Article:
We are constantly researching and discovering new creative people in our line of work. The ones who rise to the surface usually have something in common.
The designers, artists, illustrators, photographers and animators who get noticed either:
A. Are extremely talented or skilled B. Have a “thing” C. Have a “thing” and are extremely good at it
In other words, it’s the exceptions that get attention. To find a story newsworthy, a journalist needs an angle. For your work to stand out, you need an angle, too. That leaves you with one of the three above options.
I find the second option the most interesting: Having a “thing.” If you’re not yet extremely good at what you do, this is your backdoor to getting your work noticed.
By having a thing I mean, creating something so niche and so particular to you, we are drawn to it out of sheer curiosity and novelty. You don’t necessarily need to be amazing at your thing. You just need to be the only one who does it.
Now the tricky part is, you can’t necessarily fake or force this. The people who become known for their niche usually don’t start out with the desire to become known. They are simply pursuing a weird, unusual, singular interest – and going all in on that. I can name several of them I’ve seen just this week: An illustrator who exclusively draws puppies. An artist obsessed with upending the power dynamic between men and women. A 3D motion designer focused entirely on mushrooms.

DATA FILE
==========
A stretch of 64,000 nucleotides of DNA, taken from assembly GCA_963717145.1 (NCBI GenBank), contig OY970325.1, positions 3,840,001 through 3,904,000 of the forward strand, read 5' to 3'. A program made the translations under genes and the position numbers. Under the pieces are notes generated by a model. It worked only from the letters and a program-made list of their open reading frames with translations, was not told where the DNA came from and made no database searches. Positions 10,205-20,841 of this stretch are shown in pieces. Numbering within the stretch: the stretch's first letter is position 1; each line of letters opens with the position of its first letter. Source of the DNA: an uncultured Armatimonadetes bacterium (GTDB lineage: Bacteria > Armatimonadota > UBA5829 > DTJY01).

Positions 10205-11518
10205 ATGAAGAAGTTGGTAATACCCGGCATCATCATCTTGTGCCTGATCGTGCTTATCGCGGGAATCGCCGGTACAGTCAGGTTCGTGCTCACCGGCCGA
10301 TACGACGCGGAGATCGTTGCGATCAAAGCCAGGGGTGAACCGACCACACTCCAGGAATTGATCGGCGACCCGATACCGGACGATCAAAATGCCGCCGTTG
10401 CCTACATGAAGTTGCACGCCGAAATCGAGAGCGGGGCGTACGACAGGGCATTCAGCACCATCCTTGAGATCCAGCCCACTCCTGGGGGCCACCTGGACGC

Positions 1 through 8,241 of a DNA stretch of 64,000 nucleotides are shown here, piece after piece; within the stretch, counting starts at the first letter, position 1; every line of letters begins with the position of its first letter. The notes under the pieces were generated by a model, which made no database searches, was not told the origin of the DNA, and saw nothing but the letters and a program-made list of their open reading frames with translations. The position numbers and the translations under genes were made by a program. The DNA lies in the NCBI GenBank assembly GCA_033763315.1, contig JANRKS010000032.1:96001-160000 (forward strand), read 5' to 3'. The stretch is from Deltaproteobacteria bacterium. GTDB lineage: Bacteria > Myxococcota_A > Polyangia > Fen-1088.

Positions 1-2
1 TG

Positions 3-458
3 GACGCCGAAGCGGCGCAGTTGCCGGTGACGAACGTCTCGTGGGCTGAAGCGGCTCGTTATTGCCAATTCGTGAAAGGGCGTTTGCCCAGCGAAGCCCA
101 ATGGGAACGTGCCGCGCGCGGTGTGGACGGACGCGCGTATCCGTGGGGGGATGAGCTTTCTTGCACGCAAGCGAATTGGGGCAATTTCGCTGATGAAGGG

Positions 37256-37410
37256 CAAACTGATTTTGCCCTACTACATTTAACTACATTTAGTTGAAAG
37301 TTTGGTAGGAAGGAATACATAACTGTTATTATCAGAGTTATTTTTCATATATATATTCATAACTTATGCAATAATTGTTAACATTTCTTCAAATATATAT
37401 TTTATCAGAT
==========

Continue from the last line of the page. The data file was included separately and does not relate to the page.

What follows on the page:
"The point is that you open yourself up to your genuine, specific and even weird fixations."
These people found something that interested them, something they couldn't get out of their head, and made it their specialty. Nobody even considered puppies a possible specialty before this illustrator claimed it. No one would have guessed mushrooms would catapult a 3D designer into the public sphere. We didn’t think of it ourselves until someone else showed us how interesting it could be.
This passion may be fleeting, and that’s fine. It’s those passing interests that lead me to my best side projects. And those side projects inevitably lead to other opportunities. The point is that you open yourself up to your genuine, specific and even weird fixations. Don’t judge them. Don’t overthink them. Just follow them and see where they lead you.
If something specific fascinates you – even if it’s as seemingly mundane as the way light hits dust in a photograph, or how chewed gum might look as an animated character – let yourself follow that interest as far as your heart desires.
Getting noticed is a nice side effect. Exploring uncharted territory is the greatest thrill of all.